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Interfaith Inform: June 15, 2021
Kaufman Interfaith Institute

www.interfaithunderstanding.org

Interfaith Insight
Doug Kindschi
Director, Kaufman Interfaith Institute
In a climate of fear and hate, can we learn from a six-year-old?
How can we deal with the division and even hatred we observe in our society? Recalling an earlier time, when our society was divided to the point of hate, can be instructive.  In this case the teacher is the 6-year-old Ruby Bridges, who in 1960 was escorted by federal marshals to a white elementary school in New Orleans.  As the only black student in the all-white school, she studied alone that year with Barbara Henry, a young teacher from Boston, and the two worked together in an otherwise vacant classroom for an entire year. Every day the marshals escorted Ruby Bridges to school, and she remained in the school even when all of the other parents withdrew their children. 
Her case became known nationally in news reports and later when the artist Norman Rockwell painted the event of her attending school with federal marshal escort. The painting, titled “The Problem We All Live With,” was featured in Look magazine in 1964 and became an iconic representation of school integration efforts of that decade.
The protests against school integration aimed at this young child as she went to school each day were truly disturbing, as hundreds shouted their threats and hatred.  The child psychiatrist Robert Coles took an interest in Ruby Bridges and wondered how she could stand up to all of this pressure.  He began meeting with her weekly to learn more about how she was dealing with it all.
One day her teacher mentioned that she saw Ruby talking to the protesters outside the school building.  When Coles asked Ruby what she was telling them, she responded that she wasn’t talking to them; she was talking to God and praying for the people in the streets.
In an interview, Coles asked her why she was praying for the people in the streets.  She looked at him and said, “Don’t you think they need praying for?”  When asked where she got that idea, she responded that she got it from her mother and father and from their minister in church.  She said she prayed for them every morning on the way to school and also on the way home. Coles then asked what she prays, and she responded that she always said the same thing: “Please, dear God, forgive them because they don’t know what they are doing.”
This very young child had learned from her parents, who themselves could not read or write, this truth which Jesus had said from the cross and the Hebrew prophets had declared repeatedly.  Forgiveness is also central in the Quran and taught by all of the religions.  It is the key not only to peace among people but also to living with oneself without resentment and self-hate.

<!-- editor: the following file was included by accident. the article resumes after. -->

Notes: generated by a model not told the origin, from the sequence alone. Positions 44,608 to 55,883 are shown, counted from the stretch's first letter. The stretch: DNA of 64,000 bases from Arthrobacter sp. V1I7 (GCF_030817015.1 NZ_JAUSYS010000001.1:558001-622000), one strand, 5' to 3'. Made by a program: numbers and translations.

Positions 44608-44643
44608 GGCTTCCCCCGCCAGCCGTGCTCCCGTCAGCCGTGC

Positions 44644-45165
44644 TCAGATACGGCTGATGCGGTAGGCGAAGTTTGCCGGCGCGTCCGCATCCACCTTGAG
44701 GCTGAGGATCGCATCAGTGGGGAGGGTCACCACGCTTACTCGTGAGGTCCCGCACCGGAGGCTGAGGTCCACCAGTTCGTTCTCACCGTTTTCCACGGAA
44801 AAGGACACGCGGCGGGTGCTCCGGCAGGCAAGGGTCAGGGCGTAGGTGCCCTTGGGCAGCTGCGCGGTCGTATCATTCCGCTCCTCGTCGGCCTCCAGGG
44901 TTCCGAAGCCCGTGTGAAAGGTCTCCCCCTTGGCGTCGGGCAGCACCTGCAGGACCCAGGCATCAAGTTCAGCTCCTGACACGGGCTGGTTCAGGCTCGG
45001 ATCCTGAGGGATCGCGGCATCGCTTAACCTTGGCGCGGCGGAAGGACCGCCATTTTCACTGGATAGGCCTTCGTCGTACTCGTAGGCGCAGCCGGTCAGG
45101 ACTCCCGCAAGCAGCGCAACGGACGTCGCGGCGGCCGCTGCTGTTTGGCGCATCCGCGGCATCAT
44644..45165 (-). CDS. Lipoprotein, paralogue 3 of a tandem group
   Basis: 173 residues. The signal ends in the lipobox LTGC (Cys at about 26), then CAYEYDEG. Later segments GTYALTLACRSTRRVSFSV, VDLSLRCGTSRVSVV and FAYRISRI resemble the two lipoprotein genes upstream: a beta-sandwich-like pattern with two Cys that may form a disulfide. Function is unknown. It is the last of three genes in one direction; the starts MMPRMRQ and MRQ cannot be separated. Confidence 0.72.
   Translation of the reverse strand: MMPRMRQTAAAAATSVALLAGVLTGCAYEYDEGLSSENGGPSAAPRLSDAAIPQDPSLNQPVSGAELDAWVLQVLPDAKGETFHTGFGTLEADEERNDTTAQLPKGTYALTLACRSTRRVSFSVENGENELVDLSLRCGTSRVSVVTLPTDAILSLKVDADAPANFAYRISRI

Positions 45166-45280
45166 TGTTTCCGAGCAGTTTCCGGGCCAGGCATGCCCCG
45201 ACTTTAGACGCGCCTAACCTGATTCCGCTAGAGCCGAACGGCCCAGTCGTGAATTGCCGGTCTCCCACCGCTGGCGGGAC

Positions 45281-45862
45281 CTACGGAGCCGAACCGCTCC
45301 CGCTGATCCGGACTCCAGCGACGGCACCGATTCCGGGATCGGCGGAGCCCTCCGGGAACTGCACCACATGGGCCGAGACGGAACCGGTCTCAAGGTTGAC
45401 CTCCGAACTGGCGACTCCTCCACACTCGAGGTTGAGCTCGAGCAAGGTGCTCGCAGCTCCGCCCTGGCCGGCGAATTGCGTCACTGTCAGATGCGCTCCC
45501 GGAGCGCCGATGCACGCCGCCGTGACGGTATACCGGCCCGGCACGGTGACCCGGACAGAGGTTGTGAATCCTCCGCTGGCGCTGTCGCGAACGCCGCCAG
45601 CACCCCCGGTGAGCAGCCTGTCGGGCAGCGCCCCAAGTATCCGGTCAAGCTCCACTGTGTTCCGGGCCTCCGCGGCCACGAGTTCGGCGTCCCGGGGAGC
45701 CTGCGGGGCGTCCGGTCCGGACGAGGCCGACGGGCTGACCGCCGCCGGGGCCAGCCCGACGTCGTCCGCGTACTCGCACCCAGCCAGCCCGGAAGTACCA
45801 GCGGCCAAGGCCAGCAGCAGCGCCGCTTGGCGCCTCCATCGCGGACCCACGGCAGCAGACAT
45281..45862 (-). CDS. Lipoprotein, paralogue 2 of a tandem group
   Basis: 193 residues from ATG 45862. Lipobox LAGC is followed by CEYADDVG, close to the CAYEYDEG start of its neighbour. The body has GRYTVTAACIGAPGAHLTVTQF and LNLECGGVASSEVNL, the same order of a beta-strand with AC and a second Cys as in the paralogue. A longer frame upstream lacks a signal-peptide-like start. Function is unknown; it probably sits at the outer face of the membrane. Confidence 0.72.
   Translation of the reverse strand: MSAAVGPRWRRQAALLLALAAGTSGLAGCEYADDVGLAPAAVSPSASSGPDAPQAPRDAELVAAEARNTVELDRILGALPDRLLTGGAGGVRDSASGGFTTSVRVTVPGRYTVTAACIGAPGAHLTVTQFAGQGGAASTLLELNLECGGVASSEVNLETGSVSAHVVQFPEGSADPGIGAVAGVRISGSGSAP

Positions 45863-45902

Robert Coles went on to teach at Harvard University’s School of Medicine and to write the Pulitzer Prize-winning series “Children of Crisis,” as well as books on the moral and spiritual intelligence of children.  In addition to his over 80 scholarly books, he also wrote the illustrated children’s book, “The Story of Ruby Bridges.”  In that same interview, Coles exhorts us to not just strive to get an A in biblical literature, or an A in moral analysis, but to “get the kind of ‘A’ Ruby got” by living out this attitude toward others.
Have things changed since that year in the 1960s when Ruby was the only student who attended her school for the whole year?  Yes, as the year progressed, Ruby continued to study alone with that teacher and eventually the crowds protesting outside began to thin. The following year the school enrolled additional Black students, and Ruby eventually graduated from a desegregated high school. Ruby later married and raised four sons. 
In the 1990s she reunited with her first teacher and the two did speaking events together.  Ruby later wrote two books about her early experiences and received the Carter G. Woodson Book Award.  She continued her activism for racial equality and established the Ruby Bridges Foundation to promote tolerance and change in education.
Yes, we have made changes impacting many individual minority students, but there is still much to do.  Systems of racial disparity permeate our education, culture, and economic structures. In our current political environment, when disagreement, misunderstanding and conflict often turn ugly to the point of hate talk and hate action, we need to learn again the simple truth that was expressed by this 6-year-old.  As we examine our own attitudes toward those with whom we disagree, whether it is political or religious, we may need Ruby’s forgiveness prayer for ourselves. 
In an issue of the magazine Christian Century, publisher Peter Marty reminded us of this story and wrote, “We ought to pray those Jesus words ourselves, speaking them with the confident spirit of Ruby Bridges: ‘Please dear God, forgive us because we often don’t know what we’re doing.’”
"The Problem We All Live With" by Norman Rockwell

These weekly Insights are published in the Grand Rapids Press'  Religion section every Thursday.

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